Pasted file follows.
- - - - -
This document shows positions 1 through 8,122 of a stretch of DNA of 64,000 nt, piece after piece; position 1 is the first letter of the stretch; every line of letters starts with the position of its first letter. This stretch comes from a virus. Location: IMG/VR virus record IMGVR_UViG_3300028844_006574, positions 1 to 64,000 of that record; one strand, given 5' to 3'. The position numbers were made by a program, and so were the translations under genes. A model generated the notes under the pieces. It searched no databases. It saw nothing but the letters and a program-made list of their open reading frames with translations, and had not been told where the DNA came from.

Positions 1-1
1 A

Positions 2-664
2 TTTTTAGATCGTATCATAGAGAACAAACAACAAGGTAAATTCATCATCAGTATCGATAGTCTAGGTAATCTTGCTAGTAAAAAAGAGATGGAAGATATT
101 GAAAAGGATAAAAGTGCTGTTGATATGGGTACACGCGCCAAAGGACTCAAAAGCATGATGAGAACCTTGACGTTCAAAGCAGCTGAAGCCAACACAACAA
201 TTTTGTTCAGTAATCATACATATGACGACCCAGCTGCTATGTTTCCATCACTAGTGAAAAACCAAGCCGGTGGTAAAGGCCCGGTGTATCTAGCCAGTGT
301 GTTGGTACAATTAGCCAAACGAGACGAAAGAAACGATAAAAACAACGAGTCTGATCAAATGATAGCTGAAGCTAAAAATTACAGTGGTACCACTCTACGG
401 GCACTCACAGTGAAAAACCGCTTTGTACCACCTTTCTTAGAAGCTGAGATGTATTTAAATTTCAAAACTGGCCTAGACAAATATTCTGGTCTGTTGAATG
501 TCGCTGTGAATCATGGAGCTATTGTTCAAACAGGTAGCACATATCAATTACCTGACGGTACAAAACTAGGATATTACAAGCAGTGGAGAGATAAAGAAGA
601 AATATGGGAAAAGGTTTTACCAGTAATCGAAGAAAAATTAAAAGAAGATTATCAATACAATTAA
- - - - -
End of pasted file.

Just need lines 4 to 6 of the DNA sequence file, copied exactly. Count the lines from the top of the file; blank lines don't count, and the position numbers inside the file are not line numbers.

Positions 2-664
2 TTTTTAGATCGTATCATAGAGAACAAACAACAAGGTAAATTCATCATCAGTATCGATAGTCTAGGTAATCTTGCTAGTAAAAAAGAGATGGAAGATATT
101 GAAAAGGATAAAAGTGCTGTTGATATGGGTACACGCGCCAAAGGACTCAAAAGCATGATGAGAACCTTGACGTTCAAAGCAGCTGAAGCCAACACAACAA